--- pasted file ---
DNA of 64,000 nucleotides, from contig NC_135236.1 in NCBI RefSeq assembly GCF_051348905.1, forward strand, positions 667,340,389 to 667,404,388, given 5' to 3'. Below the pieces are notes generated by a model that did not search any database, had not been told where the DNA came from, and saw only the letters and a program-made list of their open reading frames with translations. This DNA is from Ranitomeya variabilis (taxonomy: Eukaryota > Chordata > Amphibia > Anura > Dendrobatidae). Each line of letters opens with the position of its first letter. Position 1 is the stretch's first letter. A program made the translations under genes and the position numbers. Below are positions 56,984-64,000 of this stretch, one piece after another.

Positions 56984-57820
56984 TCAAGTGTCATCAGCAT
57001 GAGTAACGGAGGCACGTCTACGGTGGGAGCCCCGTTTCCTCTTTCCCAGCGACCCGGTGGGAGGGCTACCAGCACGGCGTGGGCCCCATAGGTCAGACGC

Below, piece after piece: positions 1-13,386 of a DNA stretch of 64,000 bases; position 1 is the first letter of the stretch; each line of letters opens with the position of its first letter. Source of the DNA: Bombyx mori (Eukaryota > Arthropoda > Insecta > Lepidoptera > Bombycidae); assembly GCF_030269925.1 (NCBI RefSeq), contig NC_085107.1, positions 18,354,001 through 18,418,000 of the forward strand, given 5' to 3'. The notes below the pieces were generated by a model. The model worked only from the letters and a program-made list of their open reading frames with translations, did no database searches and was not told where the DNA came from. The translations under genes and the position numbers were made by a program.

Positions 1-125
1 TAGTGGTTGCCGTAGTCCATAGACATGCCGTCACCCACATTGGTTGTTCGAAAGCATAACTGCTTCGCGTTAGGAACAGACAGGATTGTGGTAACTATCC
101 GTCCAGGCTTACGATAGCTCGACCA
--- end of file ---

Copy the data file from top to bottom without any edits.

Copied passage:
DNA of 64,000 nucleotides, from contig NC_135236.1 in NCBI RefSeq assembly GCF_051348905.1, forward strand, positions 667,340,389 to 667,404,388, given 5' to 3'. Below the pieces are notes generated by a model that did not search any database, had not been told where the DNA came from, and saw only the letters and a program-made list of their open reading frames with translations. This DNA is from Ranitomeya variabilis (taxonomy: Eukaryota > Chordata > Amphibia > Anura > Dendrobatidae). Each line of letters opens with the position of its first letter. Position 1 is the stretch's first letter. A program made the translations under genes and the position numbers. Below are positions 56,984-64,000 of this stretch, one piece after another.

Positions 56984-57820
56984 TCAAGTGTCATCAGCAT
57001 GAGTAACGGAGGCACGTCTACGGTGGGAGCCCCGTTTCCTCTTTCCCAGCGACCCGGTGGGAGGGCTACCAGCACGGCGTGGGCCCCATAGGTCAGACGC

Below, piece after piece: positions 1-13,386 of a DNA stretch of 64,000 bases; position 1 is the first letter of the stretch; each line of letters opens with the position of its first letter. Source of the DNA: Bombyx mori (Eukaryota > Arthropoda > Insecta > Lepidoptera > Bombycidae); assembly GCF_030269925.1 (NCBI RefSeq), contig NC_085107.1, positions 18,354,001 through 18,418,000 of the forward strand, given 5' to 3'. The notes below the pieces were generated by a model. The model worked only from the letters and a program-made list of their open reading frames with translations, did no database searches and was not told where the DNA came from. The translations under genes and the position numbers were made by a program.

Positions 1-125
1 TAGTGGTTGCCGTAGTCCATAGACATGCCGTCACCCACATTGGTTGTTCGAAAGCATAACTGCTTCGCGTTAGGAACAGACAGGATTGTGGTAACTATCC
101 GTCCAGGCTTACGATAGCTCGACCA